Category Archives: Book Reviews

Paradime: A Novel

What we fear will happen does happen. Then unexpected complications set in. And we end up in a place we never could have imagined. Continue reading

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The World According to Star Wars

Why does Star Wars speak to billions? Studio heads hated it. The actors thought it ridiculous. George Lucas feared catastrophe. Yet it became a spectacular success that appealed on many levels. Continue reading

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The Prisoner of Hell Gate: A Novel [Review II]

Don’t read this book if you live alone in a remote cabin. Don’t read it if you whistle in the dark to settle your nerves. Its creepiness will unsettle you but good. Continue reading

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The Importance of Being Little: What Preschoolers Really Need from Grownups

Here is my review of Erika Christakis’ “The Importance of Being Little: What Preschoolers Really Need from Grownups” at the New York Journal of Books: “What she describes is the end of childhood as we once knew it.” Early learning … Continue reading

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Memoirs of a Hypnotist: 100 Days

Here is my review of Marcos Lutyens’ “Memoirs of a Hypnotist: 100 Days” at the New York Journal of Books: “An art installation that challenges [and shows] that preconceptions are the enemy of new ideas.” Some books surprise the reader … Continue reading

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How About Never—Is Never Good for You?: My Life in Cartoons

“If you want to win The New Yorker cartoon caption contest, read this book. Read it, too, for a behind-the-scenes peek at the enterprise that makes us smile.” Continue reading

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Intelligence in the Flesh: Why Your Mind Needs Your Body Much More Than It Thinks

The “association of intelligence with thinking and reasoning isn’t fact; it is a cultural belief,” says Professor Guy Claxton at the University of Winchester. Free of jargon, he illuminates for readers what specialists in neuroscience and philosophy have understood for decades: that the physical body constitutes the core of our intelligence. Continue reading

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Black Chalk

Here is my review of Christopher J. Yates’ “Black Chalk” at the New York Journal of Books: “So many years suppressing a secret . . . In the end, the mechanism of the Game proved irrelevant.” Which also goes for … Continue reading

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Charles Bukowski on Writing

Here is my review of “Charles Bukowski on Writing” at the New York Journal of Books: “It helps for readers to have a taste for the quirky, the offbeat, and the unusual.” Some books are categories unto themselves. This edited … Continue reading

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The Red Collar

The setting is 1919, after the War, in a forgotten French town. A sweltering heat wave has made everyone lethargic yet prickly. A mangy dog with a torn ear barks incessantly outside an abandoned barrack that now houses a single prisoner of war. Who is he? To whom does the dog belong? Why does it bark incessantly, then inexplicably stop, as if telepathic, whenever the prisoner is being questioned, only to resume its existential howling afterward? Continue reading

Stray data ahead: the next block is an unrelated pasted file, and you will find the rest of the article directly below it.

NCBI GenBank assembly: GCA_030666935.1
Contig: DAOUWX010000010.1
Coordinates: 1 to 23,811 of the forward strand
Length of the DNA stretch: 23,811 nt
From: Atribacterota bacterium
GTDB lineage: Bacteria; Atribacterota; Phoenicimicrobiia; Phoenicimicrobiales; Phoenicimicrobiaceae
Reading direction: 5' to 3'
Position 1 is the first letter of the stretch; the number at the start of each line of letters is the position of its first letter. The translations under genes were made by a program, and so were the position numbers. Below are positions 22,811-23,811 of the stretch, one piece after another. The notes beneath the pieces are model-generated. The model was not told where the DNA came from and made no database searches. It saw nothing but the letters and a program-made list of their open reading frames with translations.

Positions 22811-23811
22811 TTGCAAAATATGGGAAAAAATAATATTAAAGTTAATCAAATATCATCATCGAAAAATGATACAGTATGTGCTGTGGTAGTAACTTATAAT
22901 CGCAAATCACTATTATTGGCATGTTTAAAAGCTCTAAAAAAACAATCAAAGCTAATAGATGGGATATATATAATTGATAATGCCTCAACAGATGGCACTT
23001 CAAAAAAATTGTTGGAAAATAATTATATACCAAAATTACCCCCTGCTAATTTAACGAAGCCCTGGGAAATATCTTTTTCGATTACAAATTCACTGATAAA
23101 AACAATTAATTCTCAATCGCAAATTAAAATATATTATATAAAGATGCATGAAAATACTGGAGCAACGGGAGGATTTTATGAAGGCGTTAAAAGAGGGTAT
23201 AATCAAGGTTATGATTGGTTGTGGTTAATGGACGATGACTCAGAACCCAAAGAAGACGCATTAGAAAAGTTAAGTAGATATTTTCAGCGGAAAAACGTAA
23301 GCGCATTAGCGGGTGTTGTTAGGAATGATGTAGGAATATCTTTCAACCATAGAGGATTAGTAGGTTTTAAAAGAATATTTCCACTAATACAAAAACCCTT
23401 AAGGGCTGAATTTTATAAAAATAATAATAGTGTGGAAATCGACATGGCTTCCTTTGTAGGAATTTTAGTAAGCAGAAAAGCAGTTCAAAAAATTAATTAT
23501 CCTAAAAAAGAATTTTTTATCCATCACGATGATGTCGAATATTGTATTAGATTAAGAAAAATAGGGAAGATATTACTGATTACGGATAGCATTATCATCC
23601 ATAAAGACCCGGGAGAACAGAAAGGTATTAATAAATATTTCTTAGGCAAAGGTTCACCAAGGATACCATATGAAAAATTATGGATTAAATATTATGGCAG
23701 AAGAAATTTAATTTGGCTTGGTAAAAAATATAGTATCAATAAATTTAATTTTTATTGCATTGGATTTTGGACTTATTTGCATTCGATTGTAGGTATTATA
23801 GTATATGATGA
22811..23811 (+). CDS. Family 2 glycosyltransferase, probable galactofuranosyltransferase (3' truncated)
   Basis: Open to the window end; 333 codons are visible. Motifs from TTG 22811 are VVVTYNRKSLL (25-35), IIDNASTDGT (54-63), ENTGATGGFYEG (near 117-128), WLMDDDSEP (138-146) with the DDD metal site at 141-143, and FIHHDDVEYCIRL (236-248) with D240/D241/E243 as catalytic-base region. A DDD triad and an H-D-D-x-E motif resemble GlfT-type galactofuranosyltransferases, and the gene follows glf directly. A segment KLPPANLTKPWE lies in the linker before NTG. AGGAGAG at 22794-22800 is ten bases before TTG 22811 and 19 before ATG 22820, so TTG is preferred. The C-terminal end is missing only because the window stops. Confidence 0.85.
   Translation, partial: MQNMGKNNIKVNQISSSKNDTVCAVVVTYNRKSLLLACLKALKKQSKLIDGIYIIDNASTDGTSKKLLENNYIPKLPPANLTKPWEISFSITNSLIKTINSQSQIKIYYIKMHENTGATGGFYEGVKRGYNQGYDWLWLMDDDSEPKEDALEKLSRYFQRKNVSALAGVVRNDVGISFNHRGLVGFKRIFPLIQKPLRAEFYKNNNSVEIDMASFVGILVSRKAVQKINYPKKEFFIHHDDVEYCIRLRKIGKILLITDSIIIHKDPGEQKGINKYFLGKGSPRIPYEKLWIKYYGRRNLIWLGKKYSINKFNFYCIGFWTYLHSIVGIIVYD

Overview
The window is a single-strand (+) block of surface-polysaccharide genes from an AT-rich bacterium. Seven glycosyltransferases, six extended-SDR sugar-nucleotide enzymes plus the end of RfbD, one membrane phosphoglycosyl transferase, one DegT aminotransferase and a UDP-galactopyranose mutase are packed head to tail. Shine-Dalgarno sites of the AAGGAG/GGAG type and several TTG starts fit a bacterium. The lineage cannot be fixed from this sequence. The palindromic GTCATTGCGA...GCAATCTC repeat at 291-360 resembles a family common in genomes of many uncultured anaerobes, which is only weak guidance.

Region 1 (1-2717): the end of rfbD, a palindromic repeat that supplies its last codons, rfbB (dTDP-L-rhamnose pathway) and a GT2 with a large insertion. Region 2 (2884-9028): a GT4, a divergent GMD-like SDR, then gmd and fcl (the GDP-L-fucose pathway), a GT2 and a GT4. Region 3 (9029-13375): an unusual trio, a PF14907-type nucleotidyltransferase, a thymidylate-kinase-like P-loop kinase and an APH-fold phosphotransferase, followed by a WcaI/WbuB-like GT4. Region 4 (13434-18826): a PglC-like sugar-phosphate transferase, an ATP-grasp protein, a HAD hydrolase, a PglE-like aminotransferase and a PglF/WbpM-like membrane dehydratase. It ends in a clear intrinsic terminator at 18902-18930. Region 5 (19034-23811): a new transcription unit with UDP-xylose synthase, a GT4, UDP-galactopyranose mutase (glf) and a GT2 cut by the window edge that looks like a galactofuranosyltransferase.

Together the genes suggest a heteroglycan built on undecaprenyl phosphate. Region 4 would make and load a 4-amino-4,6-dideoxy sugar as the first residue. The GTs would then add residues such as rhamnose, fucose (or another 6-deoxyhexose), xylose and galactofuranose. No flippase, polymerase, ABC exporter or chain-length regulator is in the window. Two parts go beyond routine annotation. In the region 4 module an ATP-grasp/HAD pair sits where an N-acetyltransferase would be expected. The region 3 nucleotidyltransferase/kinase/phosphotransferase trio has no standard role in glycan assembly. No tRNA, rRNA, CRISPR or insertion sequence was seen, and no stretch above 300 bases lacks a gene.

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The Loneliness Cure: Six Strategies for Finding Real Connections in Your Life

In a world of endless tech gadgets that promise to “connect” us in ever more efficient ways, people today are paradoxically feeling more isolated than ever. In the midst of plenty we feel disconnected from family, friends, and coworkers. We are, in short, lonely in a crowd.
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The Memory Painter

Protagonists Bryan and Linz descend from the 1980 inventors of a dangerous yet lucrative drug that awakens those who take it to their past lives. It’s a drug worth killing for, and sweeping deaths ensue in these pages. Continue reading

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The Private Life: Our Everyday Self in an Age of Intrusion

In a world of constant distraction, how does one focus and, ultimately, master one’s own mind? How does attention—or the inability to attend and concentrate on what we think is important—shape identity and sculpt the self? Continue reading

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All Fall Down: A Novel

In All Fall Down, Jennifer Weiner’s 11th novel now in its paperback release, we meet Allison W., a successful, over-educated suburbanite who seemingly has it all—husband, career, treasured daughter, big house—everything she thought she wanted. Continue reading

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The World Beyond Your Head: On Becoming an Individual in an Age of Distraction

Richard Cytowic’s review of Michael Crawford’s “The World Beyond Your Head: On Becoming an Individual in an Age of Distraction” Continue reading

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